So be careful and look at what you're installing
before you just hit the next button.
Now we have spam.
Spam is e mails that were receiving that.
We know our illegitimate. They may be trying to sell us.
They may be trying to sell us a product that we never requested information for. They may be phishing e mails that are trying to get us to click a link or click a download that we don't want, and we may notice that we all sudden start getting a lot of these sent to us. We may have accidentally clipped one of the links, and that link may have triggered a virus alert on our system.
We may have
a lot of these spam emails coming from our email account.
Our next topic is our hijacked email. We have others complaining that spam is coming from our email account.
Well, a sudden influx of spam or a seven
complaint from people that we know that spam is coming to their computers may be an example of virus on our computer, even though we may host our email on another. Another company's Web servers we may actually use Gmail or Yahoo Mail or Microsoft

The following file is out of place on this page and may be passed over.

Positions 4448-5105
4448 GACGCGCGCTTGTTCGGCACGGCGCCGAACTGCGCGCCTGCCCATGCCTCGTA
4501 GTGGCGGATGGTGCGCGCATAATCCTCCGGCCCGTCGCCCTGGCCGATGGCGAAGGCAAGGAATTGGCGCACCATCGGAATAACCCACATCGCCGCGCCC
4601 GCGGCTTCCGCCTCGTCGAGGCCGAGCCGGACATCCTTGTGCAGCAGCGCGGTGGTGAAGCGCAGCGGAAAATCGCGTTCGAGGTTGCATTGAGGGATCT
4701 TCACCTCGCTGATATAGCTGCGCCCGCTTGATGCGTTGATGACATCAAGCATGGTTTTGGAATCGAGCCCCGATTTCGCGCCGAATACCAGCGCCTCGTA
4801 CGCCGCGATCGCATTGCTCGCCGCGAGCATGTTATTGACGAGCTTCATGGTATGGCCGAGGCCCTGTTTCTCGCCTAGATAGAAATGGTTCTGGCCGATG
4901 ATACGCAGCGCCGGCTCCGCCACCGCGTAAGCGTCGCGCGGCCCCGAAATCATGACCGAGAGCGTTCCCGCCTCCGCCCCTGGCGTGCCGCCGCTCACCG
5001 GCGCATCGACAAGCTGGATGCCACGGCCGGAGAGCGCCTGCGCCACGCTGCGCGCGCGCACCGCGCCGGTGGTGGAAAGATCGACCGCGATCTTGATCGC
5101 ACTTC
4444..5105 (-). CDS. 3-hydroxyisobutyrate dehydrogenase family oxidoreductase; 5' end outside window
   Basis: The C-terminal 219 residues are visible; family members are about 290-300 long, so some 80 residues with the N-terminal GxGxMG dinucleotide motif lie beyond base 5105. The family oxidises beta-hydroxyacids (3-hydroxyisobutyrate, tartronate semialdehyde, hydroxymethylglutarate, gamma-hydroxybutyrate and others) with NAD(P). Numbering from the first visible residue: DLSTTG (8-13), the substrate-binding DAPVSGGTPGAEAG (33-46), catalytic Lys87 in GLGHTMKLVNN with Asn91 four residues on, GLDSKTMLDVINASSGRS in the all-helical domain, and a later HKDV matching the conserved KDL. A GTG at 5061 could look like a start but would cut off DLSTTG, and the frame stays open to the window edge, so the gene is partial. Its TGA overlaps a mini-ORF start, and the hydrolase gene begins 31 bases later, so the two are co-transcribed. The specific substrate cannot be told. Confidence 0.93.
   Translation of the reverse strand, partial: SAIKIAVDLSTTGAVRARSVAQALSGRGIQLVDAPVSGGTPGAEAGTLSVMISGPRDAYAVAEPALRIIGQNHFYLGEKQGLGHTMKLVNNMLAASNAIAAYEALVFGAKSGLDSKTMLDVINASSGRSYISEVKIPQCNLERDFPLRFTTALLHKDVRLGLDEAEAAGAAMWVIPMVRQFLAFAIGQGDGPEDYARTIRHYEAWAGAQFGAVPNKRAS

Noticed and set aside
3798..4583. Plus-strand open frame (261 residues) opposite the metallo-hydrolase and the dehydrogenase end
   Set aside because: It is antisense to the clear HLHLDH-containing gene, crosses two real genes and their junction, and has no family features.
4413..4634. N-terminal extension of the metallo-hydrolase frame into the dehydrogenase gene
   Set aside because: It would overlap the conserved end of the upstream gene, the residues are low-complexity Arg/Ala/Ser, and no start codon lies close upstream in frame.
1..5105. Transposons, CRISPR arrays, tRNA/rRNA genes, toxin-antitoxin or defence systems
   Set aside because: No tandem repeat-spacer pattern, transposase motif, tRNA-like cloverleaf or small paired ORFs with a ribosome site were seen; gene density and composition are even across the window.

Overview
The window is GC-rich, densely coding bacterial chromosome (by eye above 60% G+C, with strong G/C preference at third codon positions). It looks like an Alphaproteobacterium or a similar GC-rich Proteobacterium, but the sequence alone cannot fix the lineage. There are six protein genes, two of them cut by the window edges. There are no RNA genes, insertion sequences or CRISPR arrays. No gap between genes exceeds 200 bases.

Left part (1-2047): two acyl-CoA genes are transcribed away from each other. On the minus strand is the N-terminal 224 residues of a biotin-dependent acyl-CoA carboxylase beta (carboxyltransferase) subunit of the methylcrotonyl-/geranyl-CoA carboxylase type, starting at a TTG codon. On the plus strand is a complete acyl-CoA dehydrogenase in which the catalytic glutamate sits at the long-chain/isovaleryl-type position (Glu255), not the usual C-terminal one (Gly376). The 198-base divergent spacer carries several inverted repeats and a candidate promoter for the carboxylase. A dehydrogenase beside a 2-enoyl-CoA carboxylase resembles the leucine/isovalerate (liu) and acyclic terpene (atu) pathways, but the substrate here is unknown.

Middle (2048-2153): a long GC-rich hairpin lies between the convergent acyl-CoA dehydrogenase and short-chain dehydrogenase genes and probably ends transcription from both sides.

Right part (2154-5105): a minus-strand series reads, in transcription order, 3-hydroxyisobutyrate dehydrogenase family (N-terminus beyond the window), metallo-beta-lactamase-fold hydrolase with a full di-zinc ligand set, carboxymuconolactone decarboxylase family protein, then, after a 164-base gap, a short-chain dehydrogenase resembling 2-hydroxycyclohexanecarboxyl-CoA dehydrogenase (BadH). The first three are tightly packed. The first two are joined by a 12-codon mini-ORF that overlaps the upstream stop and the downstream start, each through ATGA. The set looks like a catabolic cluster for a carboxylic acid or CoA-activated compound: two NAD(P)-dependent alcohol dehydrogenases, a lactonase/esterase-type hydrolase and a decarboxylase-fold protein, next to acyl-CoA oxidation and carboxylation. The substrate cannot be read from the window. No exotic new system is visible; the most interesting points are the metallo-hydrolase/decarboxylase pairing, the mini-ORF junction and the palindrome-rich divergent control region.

are Microsoft Live Male or Hotmail.
These e mail service is
a lot of times, especially in the case of hijacked emails. If we have a strong password, if we're careful about how we log in and what computers we used to log into our email, our computer, our own computer may actually have now on it. There may be a key logger on our computer that's logging on that information logging what websites we go to on what usernames and passwords we use
and sending them to some other source who's there logging and after us
and using our account to send all this mail or may just be a virus on our computer that really recognizes when we're logged into email and then starts using that email to send out spam. So we need to take spam that sent us and spam that is being sent from us very seriously and recognize that they may not just be a compromise password,
but they may actually be Mao on our system. So we need to try to clean up our system, and we want to also change our password and not just leave it,
leave our password the same just cause we've gotten rid of the malware